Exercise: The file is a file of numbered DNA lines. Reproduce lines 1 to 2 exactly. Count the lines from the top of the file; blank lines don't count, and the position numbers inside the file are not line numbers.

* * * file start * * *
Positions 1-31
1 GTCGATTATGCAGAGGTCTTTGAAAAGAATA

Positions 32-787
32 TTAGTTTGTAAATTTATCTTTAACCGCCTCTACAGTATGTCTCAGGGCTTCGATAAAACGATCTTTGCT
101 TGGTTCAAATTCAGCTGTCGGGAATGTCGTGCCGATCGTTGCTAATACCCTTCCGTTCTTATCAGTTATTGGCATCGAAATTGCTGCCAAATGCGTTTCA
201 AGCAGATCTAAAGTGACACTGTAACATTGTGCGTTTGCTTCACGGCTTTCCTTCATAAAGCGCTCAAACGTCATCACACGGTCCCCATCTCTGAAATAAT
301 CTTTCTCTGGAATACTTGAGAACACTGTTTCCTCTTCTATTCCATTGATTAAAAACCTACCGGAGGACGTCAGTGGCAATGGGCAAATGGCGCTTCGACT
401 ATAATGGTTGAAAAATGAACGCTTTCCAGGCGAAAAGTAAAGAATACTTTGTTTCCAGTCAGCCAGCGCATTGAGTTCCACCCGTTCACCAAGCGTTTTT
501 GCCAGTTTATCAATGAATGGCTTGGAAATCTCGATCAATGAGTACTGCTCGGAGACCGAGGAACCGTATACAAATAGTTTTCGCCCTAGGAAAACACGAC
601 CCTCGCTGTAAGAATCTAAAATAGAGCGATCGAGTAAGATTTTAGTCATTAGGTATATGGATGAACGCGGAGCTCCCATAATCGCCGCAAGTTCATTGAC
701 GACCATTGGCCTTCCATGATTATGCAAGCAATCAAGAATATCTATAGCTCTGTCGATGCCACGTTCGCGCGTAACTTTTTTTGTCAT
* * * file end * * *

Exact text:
Positions 1-31
1 GTCGATTATGCAGAGGTCTTTGAAAAGAATA